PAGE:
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Generic-user-small
29 Nov 2008, 22:51
Brad Gibbs (7 posts)

I understand that Core Data, as initially released, was not intended to be a multi-user framework, even though it has roots with EOF. Is this changing? With Marcus’ chapter on Sync Services and the Truth, can Core Data be used reliably by 2-3 people? Does anyone care to speculate on whether Apple will expand Core Data to be useful in a multi-user environment in Snow Leopard?

I’d like to be able to use Core Data to write a couple of apps for my small business to track products we sell, inventory, POs, shipping charges and to quickly create estimates. Only a few people would need to be using the app simultaneously.

Thanks.

Brad

Avatarsmall_pragsmall
01 Dec 2008, 15:02
Marcus S. Zarra (284 posts)

I have not seen any mention of Core Data going multi-user just yet. While that does not mean it will not happen at some time in the future it is unlikely to be in Snow Leopard.

For the situation you are describing there are a few ways to solve it. You could not use Core Data which I agree is painful or you can develop your own distribution layer to share the data between the systems to keep them in sync. Depending on your operating requirements, an external database might be the best solution.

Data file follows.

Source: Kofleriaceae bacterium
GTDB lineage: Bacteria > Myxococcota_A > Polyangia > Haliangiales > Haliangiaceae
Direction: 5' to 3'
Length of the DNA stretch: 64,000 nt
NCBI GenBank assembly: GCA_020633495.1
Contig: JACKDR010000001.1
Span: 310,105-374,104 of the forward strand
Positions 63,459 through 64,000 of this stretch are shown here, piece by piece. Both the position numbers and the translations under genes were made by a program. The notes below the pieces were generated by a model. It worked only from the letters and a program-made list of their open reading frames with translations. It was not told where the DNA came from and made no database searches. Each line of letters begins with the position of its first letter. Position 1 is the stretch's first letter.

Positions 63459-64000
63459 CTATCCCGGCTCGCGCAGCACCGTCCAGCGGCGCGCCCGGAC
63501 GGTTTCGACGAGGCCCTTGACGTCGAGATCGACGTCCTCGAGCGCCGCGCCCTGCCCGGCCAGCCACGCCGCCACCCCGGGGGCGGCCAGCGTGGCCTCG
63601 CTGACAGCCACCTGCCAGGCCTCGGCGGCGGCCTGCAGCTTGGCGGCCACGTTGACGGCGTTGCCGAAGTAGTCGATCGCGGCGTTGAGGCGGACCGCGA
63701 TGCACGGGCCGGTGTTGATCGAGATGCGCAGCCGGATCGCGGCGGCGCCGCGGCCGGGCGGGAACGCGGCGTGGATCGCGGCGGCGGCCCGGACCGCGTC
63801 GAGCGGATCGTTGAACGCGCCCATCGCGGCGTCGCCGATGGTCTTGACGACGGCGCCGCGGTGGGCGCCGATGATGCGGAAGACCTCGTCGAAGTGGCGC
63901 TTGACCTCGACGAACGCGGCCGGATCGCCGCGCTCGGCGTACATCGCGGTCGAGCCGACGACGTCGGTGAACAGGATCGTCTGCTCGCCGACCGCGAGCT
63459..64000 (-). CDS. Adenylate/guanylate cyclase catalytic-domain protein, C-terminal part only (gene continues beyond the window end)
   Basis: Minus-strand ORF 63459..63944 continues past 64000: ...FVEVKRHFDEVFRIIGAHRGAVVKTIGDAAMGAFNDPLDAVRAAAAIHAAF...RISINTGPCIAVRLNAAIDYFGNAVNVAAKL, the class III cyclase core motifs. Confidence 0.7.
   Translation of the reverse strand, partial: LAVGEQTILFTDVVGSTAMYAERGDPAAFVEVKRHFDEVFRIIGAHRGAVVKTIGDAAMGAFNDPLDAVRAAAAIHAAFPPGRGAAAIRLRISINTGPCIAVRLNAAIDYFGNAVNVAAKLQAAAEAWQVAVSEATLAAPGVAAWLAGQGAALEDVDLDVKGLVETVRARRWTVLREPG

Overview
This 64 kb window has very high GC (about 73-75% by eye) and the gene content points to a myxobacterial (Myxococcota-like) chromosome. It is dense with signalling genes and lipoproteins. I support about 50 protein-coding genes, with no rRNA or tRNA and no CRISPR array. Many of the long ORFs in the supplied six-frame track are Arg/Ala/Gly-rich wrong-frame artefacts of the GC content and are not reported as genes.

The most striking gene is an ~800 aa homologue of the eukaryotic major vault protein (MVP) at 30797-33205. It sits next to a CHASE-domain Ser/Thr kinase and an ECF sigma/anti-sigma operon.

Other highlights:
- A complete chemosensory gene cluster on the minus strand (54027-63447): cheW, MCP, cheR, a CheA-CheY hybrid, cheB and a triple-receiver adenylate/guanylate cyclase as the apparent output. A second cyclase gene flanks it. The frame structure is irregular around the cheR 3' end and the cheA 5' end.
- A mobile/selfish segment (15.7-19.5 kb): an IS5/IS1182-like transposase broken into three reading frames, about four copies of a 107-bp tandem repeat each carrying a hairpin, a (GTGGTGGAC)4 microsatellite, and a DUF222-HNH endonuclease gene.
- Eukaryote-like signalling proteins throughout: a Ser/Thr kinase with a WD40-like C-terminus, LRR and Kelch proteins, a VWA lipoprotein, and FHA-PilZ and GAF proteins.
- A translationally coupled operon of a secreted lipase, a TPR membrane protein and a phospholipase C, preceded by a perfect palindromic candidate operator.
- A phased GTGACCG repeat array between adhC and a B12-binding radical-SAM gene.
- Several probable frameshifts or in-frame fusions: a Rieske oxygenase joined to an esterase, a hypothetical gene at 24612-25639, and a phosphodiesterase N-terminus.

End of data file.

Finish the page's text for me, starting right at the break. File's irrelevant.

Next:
Generic-user-small
03 Dec 2008, 23:26
Jason Cox (1 post)

Hey Marcus,

I just bought the book and from what I’ve seen, I like it and cant wait for it to be finished.

Wouldn’t it be possible to utilize Core Data on a server application, using Distributed Objects, to make core data a multi-user application??

Thanks so much,

Jason

Avatarsmall_pragsmall
11 Dec 2008, 04:54
Marcus S. Zarra (284 posts)

Jason,

I am pleased you are enjoying the book so far.

Yes, you could utilize Core Data in that fashion. Although I would question whether the additional coding required would be worth it compared to a traditional client server design with a heavier database on the back end.

Mk-hoch-lachen-klein_pragsmall
31 Mar 2009, 13:06
Markus Kirschner (1 post)

Hi, you should have a look at the project BaseTen (http://basetenframework.org/) which is a Core Data inspired open source framework using PostgreSQL as the persistency database.

Looks rather promising…

Cheers, Markus

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